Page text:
“If you see anything in yourself to make you proud, look a little farther and you will find enough to make you humble” this is a quote by Wellins Calcott, Thought Moral and Divine. Try skiing if you are looking for some humility. Last week I wrote about opening day and how “hardcore” I thought I was. Well pride cometh before the fall. Today I didn’t resemble a hardcore skier in any way shape or form. Thank goodness for the two good Samaritans who helped me out.
Day three of season two and I was enjoying my third beginner run, Ontario, and I noticed the sign for Hidden Treasure so I made a mental note to circle back. I had skied that run during my Max 4 lessons last year but had completely forgotten how steep the top was. From the lift, it is deceiving since the steepest part is hidden from view. From my vantage point, the run looked perfect so I decided Hidden Treasure would be my first intermediate run of the year.
The cross country style narrow connector trail should have been the first clue that I was in over my head but I had already committed to the run so I ignored that warning. When I finally got to the top of the run and looked down, I saw something that spelled double trouble for me – a steep and bumpy run — not a good combination.
I took stock of the situation. My options were to climb back up the hill and skate ski through the narrow uphill trail back to Ontario or traverse the steep part of this hill and take Hidden Treasure. Not normally one to retreat, I decided to go for it. It didn’t take long for me to get intimidated and lose all my confidence. I fell a couple times and did something unexpected. I totally forgot everything I had learned. In my lessons last year, I was taught to traverse back and forth across the run slowly or to simply position myself to slide sideways down the hill using my edges to stop me. Well, in the moment, I forgot all that.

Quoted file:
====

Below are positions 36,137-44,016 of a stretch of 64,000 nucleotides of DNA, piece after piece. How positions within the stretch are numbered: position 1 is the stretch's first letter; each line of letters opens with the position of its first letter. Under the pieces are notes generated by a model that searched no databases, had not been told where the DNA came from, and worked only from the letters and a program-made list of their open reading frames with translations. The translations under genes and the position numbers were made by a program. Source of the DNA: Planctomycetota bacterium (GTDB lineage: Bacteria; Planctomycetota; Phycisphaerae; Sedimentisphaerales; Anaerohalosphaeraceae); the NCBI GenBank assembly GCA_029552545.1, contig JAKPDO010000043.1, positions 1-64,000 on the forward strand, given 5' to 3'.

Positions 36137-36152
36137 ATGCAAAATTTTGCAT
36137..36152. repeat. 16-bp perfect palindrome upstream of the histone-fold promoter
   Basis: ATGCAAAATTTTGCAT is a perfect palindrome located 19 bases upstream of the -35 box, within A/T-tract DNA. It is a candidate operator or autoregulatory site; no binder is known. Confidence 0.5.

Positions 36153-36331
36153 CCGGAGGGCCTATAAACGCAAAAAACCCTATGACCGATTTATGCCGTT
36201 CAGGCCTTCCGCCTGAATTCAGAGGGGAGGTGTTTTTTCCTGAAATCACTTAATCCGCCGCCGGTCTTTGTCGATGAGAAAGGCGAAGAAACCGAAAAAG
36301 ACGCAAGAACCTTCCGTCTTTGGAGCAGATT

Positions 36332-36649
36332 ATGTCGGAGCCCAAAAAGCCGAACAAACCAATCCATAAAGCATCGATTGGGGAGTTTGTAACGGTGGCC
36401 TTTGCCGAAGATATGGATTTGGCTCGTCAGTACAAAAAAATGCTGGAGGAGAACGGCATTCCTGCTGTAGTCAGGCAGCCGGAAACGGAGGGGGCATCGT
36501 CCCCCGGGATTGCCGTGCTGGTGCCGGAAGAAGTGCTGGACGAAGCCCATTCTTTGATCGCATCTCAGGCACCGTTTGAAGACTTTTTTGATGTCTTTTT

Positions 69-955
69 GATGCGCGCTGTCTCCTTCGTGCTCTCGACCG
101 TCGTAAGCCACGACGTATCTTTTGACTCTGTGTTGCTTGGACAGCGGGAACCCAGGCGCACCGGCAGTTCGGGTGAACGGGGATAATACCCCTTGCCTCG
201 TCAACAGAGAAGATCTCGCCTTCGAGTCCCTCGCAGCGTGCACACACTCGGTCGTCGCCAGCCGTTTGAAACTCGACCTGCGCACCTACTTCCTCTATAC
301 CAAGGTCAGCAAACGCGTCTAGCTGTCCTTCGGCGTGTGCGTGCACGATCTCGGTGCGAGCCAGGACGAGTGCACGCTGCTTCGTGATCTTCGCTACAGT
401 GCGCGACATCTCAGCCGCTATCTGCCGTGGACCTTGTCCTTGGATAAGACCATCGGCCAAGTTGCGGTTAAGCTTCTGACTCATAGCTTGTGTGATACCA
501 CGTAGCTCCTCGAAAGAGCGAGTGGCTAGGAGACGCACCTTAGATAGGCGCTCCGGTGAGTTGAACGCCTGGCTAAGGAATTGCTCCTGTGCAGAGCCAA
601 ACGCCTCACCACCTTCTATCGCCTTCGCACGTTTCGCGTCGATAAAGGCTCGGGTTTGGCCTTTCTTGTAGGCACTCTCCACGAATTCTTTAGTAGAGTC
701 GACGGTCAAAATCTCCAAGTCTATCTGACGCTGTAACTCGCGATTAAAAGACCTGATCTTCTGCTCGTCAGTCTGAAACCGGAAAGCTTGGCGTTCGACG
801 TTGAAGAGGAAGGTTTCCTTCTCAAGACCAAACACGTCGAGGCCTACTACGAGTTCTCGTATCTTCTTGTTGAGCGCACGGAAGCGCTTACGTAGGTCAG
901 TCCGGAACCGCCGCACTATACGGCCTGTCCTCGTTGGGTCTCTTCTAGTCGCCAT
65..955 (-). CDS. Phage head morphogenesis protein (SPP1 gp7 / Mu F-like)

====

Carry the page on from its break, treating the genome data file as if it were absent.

Panic set in. In my lifeguard days many years ago, I had to memorize the definition of panic so I know it well — “a sudden unreasonable and overwhelming fear that destroys one’s capacity for self help.” Since I wasn’t thinking straight, I simply took off my skis, threw them on my shoulder and started hiking down one step at a time through the powder.
I had only seen two people pass me the whole time so there weren’t many people on the run but the ones that did come by, stopped to help. The two good Samaritans on skis reminded me of much easier ways to get down the steep part of the hill. With one below me and one above, I put my skis back on and then followed one traversing across while the other looked on until I got past the steeper part.
Once I got to the middle of the run, I could see why they called it Hidden Treasure (instead of Nancy’s Nightmare.) I felt like I was floating on this powdery wonderland. This my friends is snow. I thought I knew what snow was before but I really didn’t. Thanks to a couple of really nice Deer Valley patrons, I got to enjoy it. My story fortunately has a happy ending and as I shared it many people have laughed and told similar stories. But it didn’t have to be that way – I could have had the wonderful experience without the panic. Here is how:
- Read the map. Deer Valley puts out a daily groomed status trail map so you can determine ahead of time the state of the run. It is also on the website so you can check it from your smart phone. It is possible, I might have been able to do that run earlier in the day. Since it was on a “first shift groomer schedule,” it was pretty bumpy by the time I got there.
- Ask a mountain host. These helpful people are everywhere! I could easily have discussed my plans and gotten advice from the mountain host at Flagstaff Mountain (right at the big map). I am sure, he or she would have sent me down an easier run like Hawkeye instead.
- Go with a friend. When you are taking on a new challenge, go with a more experienced skier in case you need some coaching.
- Take a tour. If you are an intermediate level skier or higher, catch up with the FREE mountain host tour. The intermediate tour leaves daily from Snow Park Lodge at 10 a.m. and Silver Lake Lodge at 1:30 p.m. (Click here for a full schedule) Then go back and ski your favorite runs by yourself later.
- Take a private lesson. I know this sounds simple because having an instructor take you down new and more challenging runs just seems like common sense. You learn more, are safer, and enjoy the experience much more.
Hey good Samaritans out there, I want to give you a shout out of thanks for stopping to help. Maybe someday when I actually really am a hardcore skier, I will pay it forward.